More first time buyers boost existing home sales in the US

Boosted by a greater share of sales to first time buyers not seen in nearly four years, existing home sales in the United States maintained their upward trend in June and increased for the fourth month in a row.

Only the Northeast of the nation saw a decline in sales in June and sales to investors fell to their lowest overall share since July 2009, according to the latest monthly index from the National Association of Realtors (NAR).

Existing home sales were up 1.1% to a seasonally adjusted annual rate of 5.57 million in June from a downwardly revised 5.51 million in May. After last month's gain, sales are now up 3% from June 2015 and remain at their highest annual pace since February 2007.

According to Lawrence Yun, NAR chief economist, the four month streak of sales gains through June caps off a solid first half of 2016 for the housing market. ‘Existing sales rose again last month as more traditional buyers and fewer investors were able to close on a home despite many competitive areas with unrelenting supply and demand imbalances,’ he said.

‘Sustained job growth as well as this year's descent in mortgage rates is undoubtedly driving the appetite for home purchases but looking ahead, it's unclear if this current sales pace can further accelerate as record high stock prices, near record low mortgage rates and solid job gains face off against a dearth of homes available for sale and lofty home prices that keep advancing,’ he pointed out.

The index data also shows that median existing home prices for all housing types in June was $247,700, up 4.8% year on year and it means that prices have now increased for 52 months in a row and surpass May's peak median sales price of $238,900.

Total housing inventory at the end of June dipped 0.9% to 2.12 million existing homes available for sale and is now 5.8% lower than a year ago while unsold inventory is at a 4.6 month supply at the current sales pace, which is down from 4.7 months in May.

The share of first time buyers was 33% in June, up from 30% in May and a year ago and is the highest since July 2012 when it was 34%. Through the first six months of the year, first time buyers have represented an average of 31% of buyers compared to 30% in all of 2015.

‘The modest bump in June sales to first time buyers can be attributed to mortgage rates near all-time lows and perhaps a hopeful indication that more affordable, lower priced homes are beginning to make their way onto the market,’ said Yun.

‘The odds of closing on a home are definitely higher right now for first time buyers living in metro areas with tamer price growth and greater entry level supply, particularly areas in the Midwest and parts of the South,’ he added.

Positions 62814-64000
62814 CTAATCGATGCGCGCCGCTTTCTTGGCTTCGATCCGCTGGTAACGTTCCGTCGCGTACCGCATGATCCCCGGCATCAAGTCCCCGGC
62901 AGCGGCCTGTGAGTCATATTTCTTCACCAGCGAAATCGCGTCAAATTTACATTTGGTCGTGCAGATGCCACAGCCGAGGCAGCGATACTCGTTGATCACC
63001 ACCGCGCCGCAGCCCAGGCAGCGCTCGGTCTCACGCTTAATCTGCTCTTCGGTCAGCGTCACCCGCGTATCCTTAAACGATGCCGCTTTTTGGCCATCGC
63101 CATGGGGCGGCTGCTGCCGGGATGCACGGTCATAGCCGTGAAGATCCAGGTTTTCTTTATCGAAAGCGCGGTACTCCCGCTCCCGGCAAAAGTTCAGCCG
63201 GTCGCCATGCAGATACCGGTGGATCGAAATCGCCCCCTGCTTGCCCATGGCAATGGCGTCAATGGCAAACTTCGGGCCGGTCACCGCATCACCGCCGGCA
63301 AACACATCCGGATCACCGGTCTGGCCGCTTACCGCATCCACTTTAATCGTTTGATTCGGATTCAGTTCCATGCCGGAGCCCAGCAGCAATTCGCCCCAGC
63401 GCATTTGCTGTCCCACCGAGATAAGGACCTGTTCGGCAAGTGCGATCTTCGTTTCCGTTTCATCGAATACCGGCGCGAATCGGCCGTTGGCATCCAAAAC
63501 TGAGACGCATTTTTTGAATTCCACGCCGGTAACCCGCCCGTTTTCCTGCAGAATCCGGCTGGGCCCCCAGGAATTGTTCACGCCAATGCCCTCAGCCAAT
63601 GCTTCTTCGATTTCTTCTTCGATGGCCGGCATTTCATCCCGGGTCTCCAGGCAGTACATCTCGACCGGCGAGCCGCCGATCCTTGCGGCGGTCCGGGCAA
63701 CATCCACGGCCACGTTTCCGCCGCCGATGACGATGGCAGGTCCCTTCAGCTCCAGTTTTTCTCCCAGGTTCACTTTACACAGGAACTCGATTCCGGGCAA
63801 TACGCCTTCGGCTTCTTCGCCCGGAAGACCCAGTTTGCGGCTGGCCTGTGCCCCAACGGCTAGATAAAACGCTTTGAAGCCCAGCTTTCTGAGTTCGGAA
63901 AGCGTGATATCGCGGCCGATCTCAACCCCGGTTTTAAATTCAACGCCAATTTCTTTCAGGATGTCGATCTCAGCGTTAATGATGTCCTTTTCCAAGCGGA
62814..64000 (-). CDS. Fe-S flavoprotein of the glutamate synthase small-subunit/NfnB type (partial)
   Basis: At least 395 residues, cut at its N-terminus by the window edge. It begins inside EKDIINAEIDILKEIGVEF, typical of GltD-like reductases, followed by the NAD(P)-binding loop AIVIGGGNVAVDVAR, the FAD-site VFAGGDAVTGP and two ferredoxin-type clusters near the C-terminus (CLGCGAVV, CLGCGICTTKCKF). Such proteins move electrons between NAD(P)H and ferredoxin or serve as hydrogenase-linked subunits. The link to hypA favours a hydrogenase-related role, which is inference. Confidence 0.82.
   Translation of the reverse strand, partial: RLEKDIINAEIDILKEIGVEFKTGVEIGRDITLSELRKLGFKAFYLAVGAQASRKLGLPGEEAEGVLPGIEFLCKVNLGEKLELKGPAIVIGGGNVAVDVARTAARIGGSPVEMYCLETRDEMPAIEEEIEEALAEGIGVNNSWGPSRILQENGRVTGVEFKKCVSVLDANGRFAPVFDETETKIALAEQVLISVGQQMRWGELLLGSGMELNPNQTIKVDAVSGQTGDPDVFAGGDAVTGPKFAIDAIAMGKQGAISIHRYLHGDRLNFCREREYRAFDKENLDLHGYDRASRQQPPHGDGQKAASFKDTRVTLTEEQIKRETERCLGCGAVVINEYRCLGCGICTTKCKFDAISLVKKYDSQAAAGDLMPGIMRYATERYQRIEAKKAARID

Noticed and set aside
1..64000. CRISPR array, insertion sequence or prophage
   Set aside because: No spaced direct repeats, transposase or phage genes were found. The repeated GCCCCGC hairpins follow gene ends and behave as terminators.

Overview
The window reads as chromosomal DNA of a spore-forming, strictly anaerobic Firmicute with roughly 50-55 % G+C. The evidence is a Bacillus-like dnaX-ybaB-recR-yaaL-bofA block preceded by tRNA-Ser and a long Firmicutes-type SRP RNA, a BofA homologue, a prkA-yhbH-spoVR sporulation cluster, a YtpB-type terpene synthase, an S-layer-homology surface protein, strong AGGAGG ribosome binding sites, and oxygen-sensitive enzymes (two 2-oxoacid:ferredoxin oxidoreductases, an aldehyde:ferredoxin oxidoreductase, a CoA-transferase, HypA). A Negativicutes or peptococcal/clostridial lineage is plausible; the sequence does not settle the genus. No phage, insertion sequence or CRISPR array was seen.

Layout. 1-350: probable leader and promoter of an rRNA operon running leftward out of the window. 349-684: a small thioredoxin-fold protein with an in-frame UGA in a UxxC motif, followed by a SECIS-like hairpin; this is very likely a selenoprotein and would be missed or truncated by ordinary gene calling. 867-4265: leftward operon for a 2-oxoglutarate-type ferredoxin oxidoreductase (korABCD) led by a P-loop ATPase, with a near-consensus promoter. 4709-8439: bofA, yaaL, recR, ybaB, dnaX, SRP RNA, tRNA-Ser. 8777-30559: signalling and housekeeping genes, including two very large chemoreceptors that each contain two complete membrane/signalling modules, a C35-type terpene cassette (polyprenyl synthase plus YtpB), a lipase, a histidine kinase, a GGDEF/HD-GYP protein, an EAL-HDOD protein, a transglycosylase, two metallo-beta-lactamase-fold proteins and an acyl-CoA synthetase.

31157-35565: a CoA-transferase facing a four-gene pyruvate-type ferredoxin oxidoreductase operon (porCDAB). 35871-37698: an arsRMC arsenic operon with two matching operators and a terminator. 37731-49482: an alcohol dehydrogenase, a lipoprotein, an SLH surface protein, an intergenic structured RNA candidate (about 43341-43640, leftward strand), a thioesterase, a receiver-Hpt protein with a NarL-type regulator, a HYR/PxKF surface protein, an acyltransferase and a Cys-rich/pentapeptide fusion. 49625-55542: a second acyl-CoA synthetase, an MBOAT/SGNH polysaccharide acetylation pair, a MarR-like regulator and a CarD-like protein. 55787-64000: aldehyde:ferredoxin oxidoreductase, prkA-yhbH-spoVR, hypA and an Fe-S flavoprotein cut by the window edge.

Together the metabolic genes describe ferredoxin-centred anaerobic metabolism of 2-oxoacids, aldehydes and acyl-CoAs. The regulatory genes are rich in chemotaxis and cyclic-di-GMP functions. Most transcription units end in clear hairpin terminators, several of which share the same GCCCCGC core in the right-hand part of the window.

The data also shows that all cash sales were 22% of transactions in June, unchanged from both May and a year ago. Individual investors, who account for many cash sales, purchased 11% of homes in June, the lowest since July 2009, down from 13% in May and 12% a year ago. Some 64% of investors paid cash in June.

According to NAR president Tom Salomone, it is good news for estate agents that the US Senate voted last week to pass H.R. 3700, the Housing Opportunity Through Modernization Act.

‘At a time of historically low mortgage rates, this is a huge win for prospective first time and low to moderate income buyers interested in purchasing a condo. Eliminating overly burdensome restrictions on condos will help more of these prospective buyers access financing and take advantage of this affordable entry point into home ownership,’ he said.

The NAR report shows that properties typically stayed on the market for 34 days in June, an increase from 32 days in May but unchanged from a year ago. Short sales were on the market the longest at a median of 156 days in June, while foreclosures sold in 49 days and non-distressed homes took 30 days. Some 48% of homes sold in June were on the market for less than a month.

Distressed sales, that is foreclosures and short sales, amounted to 6% of sales in June, unchanged from May and down from 8% a year ago. Some 4% of June sales were foreclosures, the lowest since NAR began tracking in October 2008, and 2% were short sales. Foreclosures sold for an average discount of 11% below market value in June, down from 12% in May, while short sales were discounted 18%, up from 11% in May.

A breakdown of the figures shows that single family home sales increased 0.8% to a seasonally adjusted annual rate of 4.92 million in June from 4.88 million in May, and are now 3.1% higher than the 4.77 million pace a year ago. The median existing single family home price was $249,800 in June, up 5% from June 2015.

Existing condominium and co-op sales grew 3.2% to a seasonally adjusted annual rate of 650,000 units in June from 630,000 in May, and are now 1.6% above June 2015. The median existing condo price was $231,600 in June, some 3.2% above a year ago.

On a regional basis June existing home sales in the Northeast were down by 1.3% to an annual rate of 760,000, but are still 5.6% above a year ago. The median price in the Northeast was $284,800, which is 1.4% above June 2015.

In the Midwest, existing home sales were up 3.8% to an annual rate of 1.35 million in June, and are now 4.7% above June 2015. The median price in the Midwest was $199,900, up 5.7% from a year ago.

Existing home sales in the South in June remained unchanged from May at an annual rate of 2.26 million, and are 3.2% above June 2015. The median price in the South was $217,400, up 5.5% from a year ago.

Existing home sales in the West rose 1.7% to an annual rate of 1.20 million in June, but are still 0.8% below a year ago. The median price in the West was $350,800, which is 7.2% above June 2015.